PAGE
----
Competition At The Table

Carnegie believed that the inequality that inevitably resulted from industrial capitalism was not inherently bad. Competition in society, as in the natural world, sorted people out according to their abilities. But this inequality did not preclude everyone, from millionaire to industrial worker, from playing a useful part in the collective task of human progress. “ – Peter Dobkin Hall, School of Public Affair, Baruch College, City University of New York.

This statement about Social Darwinist Andrew Carnegie really brings to light some challenges and questions I have about the underlined dynamics of our community and how we assess the value of others and our collective responsibility to one another. Are we purposefully participating in a culture that perpetuates the competitive nature of capitalism to distinguish between those who are viable within our community and those who are not? Does the Pagan community thrive on competition, power struggles, worth based assessments and perpetuated challenges to somehow filter out the weak? Who are the weak? Why are we resistant to look at how we are “playing a useful part in the collective task of human progress” and the value in collaboration based community?

I do not know the answers to these questions in totality, and yet some of the dynamics that perpetuate these issues are clear. If we are too busy competing with one another, we are not seeing one another for the qualities that we possess but we are focusing on the things that are not present. We are essentially exploiting the weaknesses in the landscape of our community, and that is a reflection of capitalism at its finest.

So what does this mean for the modern Pagan community moving forward? I am one of those who feels like spending the time to explore the hiccups in community can result in an awareness that allows personal and societal growth, but I am a Social Worker so that makes sense.

Allowing social and cultural capital to be as important as any other foundational concept could serve our community in many different, productive and supportive ways. Our community looks at a person through the lens of what we find to be valuable, important or meaningful to us. This can be a narrow glimpse. We forget that sometimes an individual’s value will sit right outside of the box we’ve created, thereby dismissing the usefulness or importance of their contributions. We have a pattern of dismissing the capital of others that do not give us an immediate sense of connection to our own normative values. Instead of “not ready”, “incapable”, “too young”, we can look at how people are growing, innovative, creative, and the bearers of new thoughts and approaches.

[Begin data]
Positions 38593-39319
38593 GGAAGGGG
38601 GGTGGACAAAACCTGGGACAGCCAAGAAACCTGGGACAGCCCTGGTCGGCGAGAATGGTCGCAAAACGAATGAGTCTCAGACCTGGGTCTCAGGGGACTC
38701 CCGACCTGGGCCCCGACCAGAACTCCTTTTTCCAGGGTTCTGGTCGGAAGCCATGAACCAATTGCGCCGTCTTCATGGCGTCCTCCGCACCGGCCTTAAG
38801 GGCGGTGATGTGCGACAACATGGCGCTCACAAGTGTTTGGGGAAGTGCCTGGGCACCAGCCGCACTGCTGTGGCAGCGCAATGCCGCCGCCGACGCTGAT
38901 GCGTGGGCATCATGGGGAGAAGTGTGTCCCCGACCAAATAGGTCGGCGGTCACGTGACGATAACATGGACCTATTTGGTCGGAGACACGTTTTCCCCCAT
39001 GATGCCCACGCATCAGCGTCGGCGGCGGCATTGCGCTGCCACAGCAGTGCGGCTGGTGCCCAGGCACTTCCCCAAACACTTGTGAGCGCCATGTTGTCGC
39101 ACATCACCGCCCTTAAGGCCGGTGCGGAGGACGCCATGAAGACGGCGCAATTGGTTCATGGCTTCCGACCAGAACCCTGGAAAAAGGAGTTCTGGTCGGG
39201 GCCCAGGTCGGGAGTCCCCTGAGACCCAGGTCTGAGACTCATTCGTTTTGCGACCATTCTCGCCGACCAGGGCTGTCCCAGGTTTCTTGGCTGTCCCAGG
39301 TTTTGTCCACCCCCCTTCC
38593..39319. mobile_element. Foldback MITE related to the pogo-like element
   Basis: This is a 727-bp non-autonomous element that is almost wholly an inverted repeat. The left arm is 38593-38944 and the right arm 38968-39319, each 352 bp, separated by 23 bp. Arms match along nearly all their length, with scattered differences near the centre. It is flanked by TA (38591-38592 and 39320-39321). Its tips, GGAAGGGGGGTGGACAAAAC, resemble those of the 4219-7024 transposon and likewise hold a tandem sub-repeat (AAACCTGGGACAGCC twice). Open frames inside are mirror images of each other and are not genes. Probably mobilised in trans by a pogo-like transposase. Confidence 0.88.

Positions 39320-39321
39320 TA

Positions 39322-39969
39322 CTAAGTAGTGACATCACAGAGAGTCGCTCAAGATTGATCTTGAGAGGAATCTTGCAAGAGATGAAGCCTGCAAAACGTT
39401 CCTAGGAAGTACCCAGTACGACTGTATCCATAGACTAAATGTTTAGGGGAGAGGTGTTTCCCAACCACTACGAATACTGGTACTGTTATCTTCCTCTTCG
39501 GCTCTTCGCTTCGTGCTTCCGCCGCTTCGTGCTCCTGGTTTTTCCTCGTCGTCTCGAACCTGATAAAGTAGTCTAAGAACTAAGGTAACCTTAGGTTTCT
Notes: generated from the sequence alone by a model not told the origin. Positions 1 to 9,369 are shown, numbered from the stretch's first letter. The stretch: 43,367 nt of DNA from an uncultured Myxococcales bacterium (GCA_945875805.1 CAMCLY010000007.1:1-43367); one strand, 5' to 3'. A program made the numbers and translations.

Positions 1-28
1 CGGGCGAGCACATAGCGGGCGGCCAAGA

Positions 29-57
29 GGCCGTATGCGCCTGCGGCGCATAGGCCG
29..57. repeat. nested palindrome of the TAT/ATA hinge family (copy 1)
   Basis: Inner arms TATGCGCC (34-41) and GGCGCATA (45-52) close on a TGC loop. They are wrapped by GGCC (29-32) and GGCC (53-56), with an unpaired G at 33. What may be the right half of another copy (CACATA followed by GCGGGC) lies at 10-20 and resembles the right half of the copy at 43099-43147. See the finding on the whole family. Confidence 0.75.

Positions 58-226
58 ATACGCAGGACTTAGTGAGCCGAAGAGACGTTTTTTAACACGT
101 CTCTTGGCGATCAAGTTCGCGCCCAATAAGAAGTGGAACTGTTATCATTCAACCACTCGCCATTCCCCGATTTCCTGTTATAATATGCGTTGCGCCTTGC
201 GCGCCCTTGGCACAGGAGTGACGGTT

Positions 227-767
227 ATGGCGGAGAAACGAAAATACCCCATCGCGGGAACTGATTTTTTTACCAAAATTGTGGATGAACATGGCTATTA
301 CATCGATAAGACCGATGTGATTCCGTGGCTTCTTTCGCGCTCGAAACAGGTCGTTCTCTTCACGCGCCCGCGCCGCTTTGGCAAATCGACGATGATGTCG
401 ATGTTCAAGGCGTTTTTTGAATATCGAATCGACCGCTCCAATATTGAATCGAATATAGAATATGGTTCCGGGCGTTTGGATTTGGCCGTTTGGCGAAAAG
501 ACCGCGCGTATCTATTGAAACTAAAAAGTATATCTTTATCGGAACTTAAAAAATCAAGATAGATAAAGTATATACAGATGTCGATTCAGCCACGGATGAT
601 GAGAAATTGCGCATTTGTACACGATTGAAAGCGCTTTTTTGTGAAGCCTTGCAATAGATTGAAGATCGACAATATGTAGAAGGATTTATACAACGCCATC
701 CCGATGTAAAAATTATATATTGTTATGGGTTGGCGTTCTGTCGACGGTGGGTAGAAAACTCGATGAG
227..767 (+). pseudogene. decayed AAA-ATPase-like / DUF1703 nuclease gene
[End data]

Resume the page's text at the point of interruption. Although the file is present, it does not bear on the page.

We should not confuse having healthy boundaries with the shedding process that is often used to eliminate people who we assume are not suited for our covens and groves. Instead of eliminating people based in perception, we should consider how we are able to encourage, inspire and uplift others in our community. And we need to stop assuming that when someone goes away it is because they were not meant to be here. It is in that same thread of thought, whether conscious or unconscious, that we see a lack of diversity within the Pagan community yet cannot understand why. It is this same stream of behavior that creates a culture of acceptable sameness and rejects those things that are outside of the realm of our comfort; we actively and passively are pushing away people that do not fit and often forget to evaluate the impact. It is within that same cultural norm that we lack accountability for the roles that we play and the outcomes that are generated as a result.

Conclusion… Sort Of….

Patterns, beliefs, behavior and our reality lay the framework for culture. Unchecked patterns of behavior denies everyone the ability to dig deeper and reflect on how our contributions harm one another.

The bottom line is this, we are still accountable. If we are comfortable categorizing and then dismissing the importance of Black people, trans people, people of color, disabled people, younger people, or any other marginalized group of people in our circle, the problem is us and not them. If we are not evaluating the needs of the greater society and dismissing the injustices around us, the problem is us. And we are accountable for that.

In a true community, we are connected to all things, and they are still connected to us. A survival of the fittest foundation within our community relies on the power of privilege. We can replace that with a different foundation, one made of equity and love, if we are willing to do the work.